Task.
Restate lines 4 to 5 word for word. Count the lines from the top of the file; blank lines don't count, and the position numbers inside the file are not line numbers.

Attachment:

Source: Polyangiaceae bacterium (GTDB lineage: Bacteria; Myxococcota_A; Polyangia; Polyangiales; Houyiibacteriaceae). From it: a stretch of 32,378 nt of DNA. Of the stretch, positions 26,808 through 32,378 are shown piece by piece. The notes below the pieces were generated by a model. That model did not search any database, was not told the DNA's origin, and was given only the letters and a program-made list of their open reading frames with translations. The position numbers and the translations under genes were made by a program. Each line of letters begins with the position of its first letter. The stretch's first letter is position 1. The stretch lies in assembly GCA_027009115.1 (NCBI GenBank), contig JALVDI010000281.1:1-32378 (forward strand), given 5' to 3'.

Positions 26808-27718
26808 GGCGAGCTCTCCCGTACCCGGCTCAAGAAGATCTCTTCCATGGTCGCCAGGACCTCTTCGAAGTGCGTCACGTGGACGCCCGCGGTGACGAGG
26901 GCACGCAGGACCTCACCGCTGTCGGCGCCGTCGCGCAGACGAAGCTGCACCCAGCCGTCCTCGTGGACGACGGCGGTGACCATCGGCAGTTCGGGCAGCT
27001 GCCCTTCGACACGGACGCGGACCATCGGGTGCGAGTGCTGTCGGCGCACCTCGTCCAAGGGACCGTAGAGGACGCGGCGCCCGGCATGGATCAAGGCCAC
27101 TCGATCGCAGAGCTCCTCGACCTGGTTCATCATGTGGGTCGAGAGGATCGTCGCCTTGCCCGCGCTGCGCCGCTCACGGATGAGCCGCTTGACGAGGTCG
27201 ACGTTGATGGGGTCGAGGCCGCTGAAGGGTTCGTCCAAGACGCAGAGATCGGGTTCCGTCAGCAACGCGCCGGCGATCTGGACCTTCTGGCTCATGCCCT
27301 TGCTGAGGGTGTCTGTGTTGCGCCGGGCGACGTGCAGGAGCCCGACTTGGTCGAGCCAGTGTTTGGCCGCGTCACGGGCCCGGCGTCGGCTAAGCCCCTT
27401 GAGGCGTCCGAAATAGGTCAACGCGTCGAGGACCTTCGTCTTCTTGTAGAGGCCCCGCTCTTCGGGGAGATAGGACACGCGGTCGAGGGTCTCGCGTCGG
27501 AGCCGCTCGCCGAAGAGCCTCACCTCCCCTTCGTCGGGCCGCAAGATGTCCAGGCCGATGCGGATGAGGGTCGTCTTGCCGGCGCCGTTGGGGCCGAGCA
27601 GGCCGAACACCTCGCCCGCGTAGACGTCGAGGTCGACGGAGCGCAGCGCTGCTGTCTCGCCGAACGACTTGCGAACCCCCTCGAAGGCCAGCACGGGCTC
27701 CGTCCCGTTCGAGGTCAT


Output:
26901 GCACGCAGGACCTCACCGCTGTCGGCGCCGTCGCGCAGACGAAGCTGCACCCAGCCGTCCTCGTGGACGACGGCGGTGACCATCGGCAGTTCGGGCAGCT
27001 GCCCTTCGACACGGACGCGGACCATCGGGTGCGAGTGCTGTCGGCGCACCTCGTCCAAGGGACCGTAGAGGACGCGGCGCCCGGCATGGATCAAGGCCAC